Review: Rabbie's Tours

Various locations | Tour company

[Rabbie's Tours minibus, and our tour guide Peter]

When travelling around Scotland exploring new places, we can't help but notice the popularity of guided tour companies. For many visitors this is the obvious way to see the country, be it for one day or several. But I was sceptical. Could it be fun being stuck on a bus full of strangers, shepherded around roadside viewpoints with fellow passengers getting in the way of your photos?

The answer is an unequivocal yes. Having spent a day with Rabbie's - one of the giants of the Scotland tour company scene - I can confirm that this is an excellent way to see the sights. A fixed, guided itinerary takes the stress out of holiday planning and lets you tick off must-see attractions without needing to hire a car. Read on for a trip report; all photos on this page were taken on the tour.

[Glasgow City Chambers (taken at the end of the tour): the building's left side is Rabbie's Glasgow departure point]

The west end of George Square was bathed in morning sunshine as I arrived bright and early in Glasgow city centre. It was sunny and already over 20°C (68°F) at 8 am - highly unusual for Scotland in May. But blue skies were perfect for the "Oban, Glencoe, Highland Lochs & Castles" Rabbie's tour I'd be joining today.

Finding the departure point at the corner of the square was easy, with a handful of coaches and minibuses parked up against the kerb from various tour companies. I got chatting to a man waiting, who explained that despite living in Glasgow he'd been going on guided day tours for years. Well, if the locals recommend it...

Everyone was early for the tour, so we were on board and weaving in and out of city traffic well before the scheduled departure time of 8.30 am. The vehicle - a 16-seat minibus which Rabbie's uses for all its group tours - was clean and comfortable despite all the seats being taken. My fellow passengers were a diverse group of nationalities and ages, united by a desire to explore Scotland's West Highlands.

[Inside the minibus - single seats on the left, double seats on the right]

Our tour guide and driver for the day was Peter, a friendly Scot with a passion for cycling and a wry sense of humour. As we trundled out of Glasgow he launched into a detailed and very interesting account of the city, describing centuries of fate and fortune from the tobacco trade, through periods of recession and decline, to its recent reinvention as a thriving service hub and tourist centre, with recommendations for specific visitor attractions to seek out.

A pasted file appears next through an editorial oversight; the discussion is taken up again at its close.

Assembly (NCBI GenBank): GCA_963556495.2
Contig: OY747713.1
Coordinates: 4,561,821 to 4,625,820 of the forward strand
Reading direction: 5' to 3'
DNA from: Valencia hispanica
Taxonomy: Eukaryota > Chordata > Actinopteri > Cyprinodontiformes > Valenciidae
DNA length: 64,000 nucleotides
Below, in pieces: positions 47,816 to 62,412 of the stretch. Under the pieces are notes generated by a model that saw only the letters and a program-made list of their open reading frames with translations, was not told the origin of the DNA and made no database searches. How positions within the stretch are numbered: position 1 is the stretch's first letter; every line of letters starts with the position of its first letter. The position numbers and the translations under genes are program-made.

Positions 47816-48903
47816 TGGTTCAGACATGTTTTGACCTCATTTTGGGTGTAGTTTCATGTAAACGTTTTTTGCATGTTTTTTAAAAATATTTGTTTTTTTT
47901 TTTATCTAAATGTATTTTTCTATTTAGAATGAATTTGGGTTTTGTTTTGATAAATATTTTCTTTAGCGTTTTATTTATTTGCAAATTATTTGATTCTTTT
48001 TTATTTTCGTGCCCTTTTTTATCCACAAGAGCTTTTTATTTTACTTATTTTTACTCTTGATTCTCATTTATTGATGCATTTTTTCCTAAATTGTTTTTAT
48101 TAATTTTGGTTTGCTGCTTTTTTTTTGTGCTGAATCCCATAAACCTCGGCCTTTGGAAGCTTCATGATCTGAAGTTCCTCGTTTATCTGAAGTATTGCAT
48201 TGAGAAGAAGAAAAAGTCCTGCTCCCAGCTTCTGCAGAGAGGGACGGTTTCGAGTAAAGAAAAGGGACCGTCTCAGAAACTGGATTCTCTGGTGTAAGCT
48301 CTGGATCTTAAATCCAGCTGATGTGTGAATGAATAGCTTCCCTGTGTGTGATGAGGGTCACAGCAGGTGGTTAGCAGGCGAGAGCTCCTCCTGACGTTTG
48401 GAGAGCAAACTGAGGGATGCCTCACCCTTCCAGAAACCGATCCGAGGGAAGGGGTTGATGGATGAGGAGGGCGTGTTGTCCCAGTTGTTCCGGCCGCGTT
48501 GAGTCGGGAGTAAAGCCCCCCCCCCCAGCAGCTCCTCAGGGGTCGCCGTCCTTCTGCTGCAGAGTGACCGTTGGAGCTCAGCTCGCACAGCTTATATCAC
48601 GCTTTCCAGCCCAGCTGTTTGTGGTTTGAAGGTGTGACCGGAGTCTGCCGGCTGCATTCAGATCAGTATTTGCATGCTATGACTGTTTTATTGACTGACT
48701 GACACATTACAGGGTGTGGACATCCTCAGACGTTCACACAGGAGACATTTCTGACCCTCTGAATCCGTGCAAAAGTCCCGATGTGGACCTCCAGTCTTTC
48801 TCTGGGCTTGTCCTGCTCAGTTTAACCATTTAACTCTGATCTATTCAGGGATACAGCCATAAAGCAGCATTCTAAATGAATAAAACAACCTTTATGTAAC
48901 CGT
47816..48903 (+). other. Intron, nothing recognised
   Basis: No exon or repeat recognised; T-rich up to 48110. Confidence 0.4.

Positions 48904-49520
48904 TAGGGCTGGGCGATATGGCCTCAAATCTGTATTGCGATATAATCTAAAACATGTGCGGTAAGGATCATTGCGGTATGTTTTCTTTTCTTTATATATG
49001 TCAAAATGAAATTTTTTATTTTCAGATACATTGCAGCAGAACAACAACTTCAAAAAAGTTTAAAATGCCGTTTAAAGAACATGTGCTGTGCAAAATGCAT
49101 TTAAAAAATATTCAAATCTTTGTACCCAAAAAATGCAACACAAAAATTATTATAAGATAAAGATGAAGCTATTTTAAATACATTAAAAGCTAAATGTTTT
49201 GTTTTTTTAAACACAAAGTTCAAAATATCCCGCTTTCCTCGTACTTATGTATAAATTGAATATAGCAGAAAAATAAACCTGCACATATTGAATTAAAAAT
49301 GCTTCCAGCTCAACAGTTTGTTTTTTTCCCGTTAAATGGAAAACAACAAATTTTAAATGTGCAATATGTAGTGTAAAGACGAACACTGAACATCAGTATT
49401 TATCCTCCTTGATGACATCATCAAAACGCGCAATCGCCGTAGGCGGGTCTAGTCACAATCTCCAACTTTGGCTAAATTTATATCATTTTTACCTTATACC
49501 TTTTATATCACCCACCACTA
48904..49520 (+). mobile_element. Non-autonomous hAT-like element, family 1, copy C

It doesn't take long for the scenery to get interesting when you leave Glasgow. By the end of the history lesson we were cresting the Erskine Bridge, the city laid out to the east and the glittering Firth of Clyde to the west. Peter played some Scottish folk music (on a CD, otherwise that would be some seriously impressive multi-tasking) while driving the short remaining distance to Loch Lomond. He explained that this was Scotland's largest freshwater loch, part of the Loch Lomond and the Trossachs National Park - and yes, we did get to listen to the famous song: The Bonnie Banks o' Loch Lomond.

Our first stop was the picturesque lochside village of Luss, with sandy beach, 19th century church and dozens of beautifully-kept cottages. Peter drove into the village by way of a scenic back road fringed by well-tended lawns; the huge windows of the minibus made it possible to snap decent pics even through the glass.

[House on the way into Luss, taken through the minibus window]

[Luss cottages]

[Loch Lomond at Luss]

[Mallard ducks]

[Loch Lomond]

Luss can be a very busy place, but it was pleasantly quiet at 9.30 am, hungry swallows flitting across the narrow streets making short work of a few midges. Half an hour was ample time to wander around, and soon enough we piled back onto the minibus for the journey further into the Highlands. Despite being on a main road, traffic following us seemed to magically disappear whenever we approached a picture opportunity, allowing Peter to slow the bus to a crawl while we all took photos.

Escaping the confines of the crags surrounding northern Loch Lomond, the road opened out and the views did too - we were well and truly in the Highlands now. There were wonderful vistas of the hills around Crianlarich, fittingly accompanied by the theme tune from the 1995 film Rob Roy, about a clan chief who once called this area home. Beinn Dorain looked amazing, cloud just kissing its very summit. The distant Munro of Ben Lui still sported a snow patch despite the mild weather. Peter remarked that more lives have been lost here than on any other Scottish hill - especially sobering given I'd climbed it the previous week.

Just before 11 am we stopped at the busy Black Mount viewpoint, with a stunning panorama over Loch Tulla and the hill range making up what's known as the Great Wall of Rannoch.

[Loch Tulla from the Black Mount viewpoint]

Back on the road we traversed the great expanse of Rannoch Moor: a vast and desolate bogland stretching for miles to the east. Hard on its heels came the Pass of Glencoe, guarded by the fearsome pyramid of Buachaille Etive Mòr. I'd liked to have stopped for a proper photo here, but we had to settle for a shot through the window.

[Buachaille Etive Mòr through the minibus window]

Further down the pass, a larger layby allowed a genuine photo stop taking in the trio of dramatic ridges called the Three Sisters. Add in a bagpiper and... well, can you think of a more iconic Scottish scene?